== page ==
20. An assessment of PCB degradation by microogransims including methods for measuring mineralization

    Energy Technology Data Exchange (ETDEWEB)

    Hadden, C.; Edenborn, H.; Osborne, T.; Holdsworth, G.; Revis, N.

    1990-12-31

    These studies sought to isolate and identify organism(s) from PCB contaminated soil and sediment that degrade PCB; to provide information on the potential of organisms in soil samples taken from a PCB-contaminated area to mineralize or dechlorinate PCB congeners; to assess potential enhancement of PCB biodegradation as a result of nutritional amendment of the samples; and to carry out analyses of successive lysimeter samples to determine whether field treatments have had an effect on the capacity of soil microbes to mineralize PCBS. We have expended considerable effort to validate the fractionation procedure used to assess mineralization and conversion of PCB substrates. The assessment relies on the ability to measure [{sup 14}C]-labeled CO{sub 2} in the presence of potentially volatile [{sup 14}C]-labeled PCB and degradation products to differentiate between volatile and non-volatile [{sup 14}C]-labeled compounds between water-soluble products of metabolism and a mixture of unchanged substrate and other water-insoluble products and between metabolism and loss or non-extractability of the substrate.

  1. Electronic trigger for capacitive touchscreen and extension of ISO 15781 standard time lag measurements to smartphones

    Science.gov (United States)

    Bucher, François-Xavier; Cao, Frédéric; Viard, Clément; Guichard, Frédéric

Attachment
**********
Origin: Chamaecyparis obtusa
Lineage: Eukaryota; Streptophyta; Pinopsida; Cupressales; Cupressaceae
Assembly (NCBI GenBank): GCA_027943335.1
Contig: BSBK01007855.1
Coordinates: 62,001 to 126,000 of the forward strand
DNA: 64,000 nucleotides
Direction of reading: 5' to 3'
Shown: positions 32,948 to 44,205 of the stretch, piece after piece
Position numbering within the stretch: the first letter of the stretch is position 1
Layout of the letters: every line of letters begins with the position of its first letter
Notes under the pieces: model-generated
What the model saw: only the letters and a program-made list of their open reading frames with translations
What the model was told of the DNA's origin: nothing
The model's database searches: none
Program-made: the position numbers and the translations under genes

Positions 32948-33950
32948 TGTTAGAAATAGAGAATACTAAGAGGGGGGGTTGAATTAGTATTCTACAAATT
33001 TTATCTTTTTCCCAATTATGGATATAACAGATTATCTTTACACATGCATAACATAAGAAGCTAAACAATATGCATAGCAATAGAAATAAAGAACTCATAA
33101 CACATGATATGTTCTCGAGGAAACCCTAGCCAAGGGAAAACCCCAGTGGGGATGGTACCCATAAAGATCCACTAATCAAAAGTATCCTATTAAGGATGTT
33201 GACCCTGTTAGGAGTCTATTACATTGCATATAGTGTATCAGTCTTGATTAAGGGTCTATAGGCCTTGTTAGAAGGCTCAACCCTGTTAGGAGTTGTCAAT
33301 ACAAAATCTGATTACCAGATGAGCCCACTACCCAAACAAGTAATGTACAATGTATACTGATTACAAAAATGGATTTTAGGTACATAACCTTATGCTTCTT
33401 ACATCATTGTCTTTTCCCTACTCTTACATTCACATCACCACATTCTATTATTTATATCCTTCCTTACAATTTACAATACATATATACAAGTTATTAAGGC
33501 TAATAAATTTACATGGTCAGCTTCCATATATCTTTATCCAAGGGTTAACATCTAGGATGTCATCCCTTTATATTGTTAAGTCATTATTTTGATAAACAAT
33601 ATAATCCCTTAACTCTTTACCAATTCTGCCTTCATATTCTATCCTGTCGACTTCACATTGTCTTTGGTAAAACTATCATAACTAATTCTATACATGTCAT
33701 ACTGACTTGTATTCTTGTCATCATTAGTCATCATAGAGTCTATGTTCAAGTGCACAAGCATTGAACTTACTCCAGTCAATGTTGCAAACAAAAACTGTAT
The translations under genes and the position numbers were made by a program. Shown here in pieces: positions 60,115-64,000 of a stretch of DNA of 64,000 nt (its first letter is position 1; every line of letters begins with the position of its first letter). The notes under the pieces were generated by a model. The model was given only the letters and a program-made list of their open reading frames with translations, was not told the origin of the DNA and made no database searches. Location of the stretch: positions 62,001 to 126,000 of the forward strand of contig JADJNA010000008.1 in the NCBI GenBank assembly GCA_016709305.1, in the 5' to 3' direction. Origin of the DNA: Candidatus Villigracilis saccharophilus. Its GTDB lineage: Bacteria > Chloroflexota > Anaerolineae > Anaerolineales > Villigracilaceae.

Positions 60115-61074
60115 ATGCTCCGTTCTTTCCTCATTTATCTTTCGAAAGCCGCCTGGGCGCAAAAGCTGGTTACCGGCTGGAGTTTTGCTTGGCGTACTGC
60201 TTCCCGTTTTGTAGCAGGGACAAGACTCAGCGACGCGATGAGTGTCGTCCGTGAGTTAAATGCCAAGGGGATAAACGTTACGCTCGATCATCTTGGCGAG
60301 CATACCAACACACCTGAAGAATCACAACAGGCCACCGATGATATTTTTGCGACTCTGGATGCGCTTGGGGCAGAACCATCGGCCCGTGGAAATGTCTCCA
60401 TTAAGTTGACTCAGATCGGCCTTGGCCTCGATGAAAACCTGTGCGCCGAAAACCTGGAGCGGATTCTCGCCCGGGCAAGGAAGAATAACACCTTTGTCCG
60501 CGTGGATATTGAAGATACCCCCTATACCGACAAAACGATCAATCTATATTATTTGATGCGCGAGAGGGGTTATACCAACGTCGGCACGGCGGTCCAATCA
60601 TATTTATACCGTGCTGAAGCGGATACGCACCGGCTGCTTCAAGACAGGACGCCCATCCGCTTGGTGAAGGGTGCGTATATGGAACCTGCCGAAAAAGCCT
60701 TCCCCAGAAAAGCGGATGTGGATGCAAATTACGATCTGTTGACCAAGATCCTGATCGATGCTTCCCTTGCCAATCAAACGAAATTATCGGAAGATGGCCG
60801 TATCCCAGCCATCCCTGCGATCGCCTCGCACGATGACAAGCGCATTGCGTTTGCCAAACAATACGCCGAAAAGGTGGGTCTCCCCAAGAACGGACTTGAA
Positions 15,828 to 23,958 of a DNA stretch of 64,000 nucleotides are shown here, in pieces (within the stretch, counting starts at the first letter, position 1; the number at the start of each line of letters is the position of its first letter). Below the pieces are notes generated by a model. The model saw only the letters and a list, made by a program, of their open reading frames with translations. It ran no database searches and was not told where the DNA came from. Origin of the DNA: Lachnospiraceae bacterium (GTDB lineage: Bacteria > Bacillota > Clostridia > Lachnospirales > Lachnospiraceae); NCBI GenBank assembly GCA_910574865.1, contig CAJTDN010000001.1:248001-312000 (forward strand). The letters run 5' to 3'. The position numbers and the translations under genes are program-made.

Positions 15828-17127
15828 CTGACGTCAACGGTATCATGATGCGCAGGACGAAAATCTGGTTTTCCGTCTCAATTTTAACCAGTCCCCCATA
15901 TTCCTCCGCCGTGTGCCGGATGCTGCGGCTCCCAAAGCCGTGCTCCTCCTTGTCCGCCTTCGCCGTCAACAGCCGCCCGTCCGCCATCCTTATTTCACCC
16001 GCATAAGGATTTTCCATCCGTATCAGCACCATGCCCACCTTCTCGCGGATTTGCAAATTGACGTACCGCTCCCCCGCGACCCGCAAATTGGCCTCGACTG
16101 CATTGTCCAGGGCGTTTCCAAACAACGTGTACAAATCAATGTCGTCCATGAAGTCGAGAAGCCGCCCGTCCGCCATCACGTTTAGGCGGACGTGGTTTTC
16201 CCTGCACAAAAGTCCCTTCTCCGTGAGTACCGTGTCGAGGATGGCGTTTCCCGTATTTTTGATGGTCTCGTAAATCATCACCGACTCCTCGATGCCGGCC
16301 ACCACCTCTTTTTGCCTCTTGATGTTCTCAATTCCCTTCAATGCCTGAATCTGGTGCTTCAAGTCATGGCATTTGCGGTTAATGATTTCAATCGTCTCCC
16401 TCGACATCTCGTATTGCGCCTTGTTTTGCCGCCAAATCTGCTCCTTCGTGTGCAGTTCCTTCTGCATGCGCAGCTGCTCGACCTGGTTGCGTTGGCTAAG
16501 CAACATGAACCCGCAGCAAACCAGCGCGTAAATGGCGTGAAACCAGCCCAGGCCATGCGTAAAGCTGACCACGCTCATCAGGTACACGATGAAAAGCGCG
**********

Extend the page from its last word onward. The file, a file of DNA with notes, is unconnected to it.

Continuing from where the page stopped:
2014-03-01

    We present in this paper a novel capacitive device that stimulates the touchscreen interface of a smartphone (or of any imaging device equipped with a capacitive touchscreen) and synchronizes triggering with the DxO LED Universal Timer to measure shooting time lag and shutter lag according to ISO 15781:2013. The device and protocol extend the time lag measurement beyond the standard by including negative shutter lag, a phenomenon that is more and more commonly found in smartphones. The device is computer-controlled, and this feature, combined with measurement algorithms, makes it possible to automatize a large series of captures so as to provide more refined statistical analyses when, for example, the shutter lag of "zero shutter lag" devices is limited by the frame time as our measurements confirm.

  2. Measuring enzyme activities under standardized in vivo-like conditions for Systems Biology

    NARCIS (Netherlands)

    van Eunen, K.; Bouwman, J.; Daran-Lapujade, P.A.L.; Postmus, J.; Canelas, A.; Mensonides, F.I.C.; Orij, R.; Tuzun, I.; van der Brink, J.; Smits, G.J.; van Gulik, W.M.; Brul, S.; Heijnen, J.J.; de Winde, J.H.; Teixeira de Mattos, M.J.; Kettner, C.; Nielsen, J.; Westerhoff, H.V.; Bakker, B.M.

    2010-01-01

    Realistic quantitative models require data from many laboratories. Therefore, standardization of experimental systems and assay conditions is crucial. Moreover, standards should be representative of the in vivo conditions. However, most often, enzyme-kinetic parameters are measured under assay

  3. Measuring enzyme activities under standardized in vivo-like conditions for systems biology

    NARCIS (Netherlands)

    van Eunen, Karen; Bouwman, Jildau; Daran-Lapujade, Pascale; Postmus, Jarne; Canelas, Andre B.; Mensonides, Femke I. C.; Orij, Rick; Tuzun, Isil; van den Brink, Joost; Smits, Gertien J.; van Gulik, Walter M.; Brul, Stanley; de Winde, Johannes H.; de Mattos, M. J. Teixeira; Kettner, Carsten; Nielsen, Jens; Westerhoff, Hans V.; Bakker, Barbara M.; Heijnen, J.J.

    Realistic quantitative models require data from many laboratories. Therefore, standardization of experimental systems and assay conditions is crucial. Moreover, standards should be representative of the in vivo conditions. However, most often, enzyme-kinetic parameters are measured under assay

  4. Hygroscopic growth of common organic aerosol solutes, including humic substances, as derived from water activity measurements

    Science.gov (United States)

    Zamora, Idania R.; Tabazadeh, Azadeh; Golden, David M.; Jacobson, Mark Z.

    2011-12-01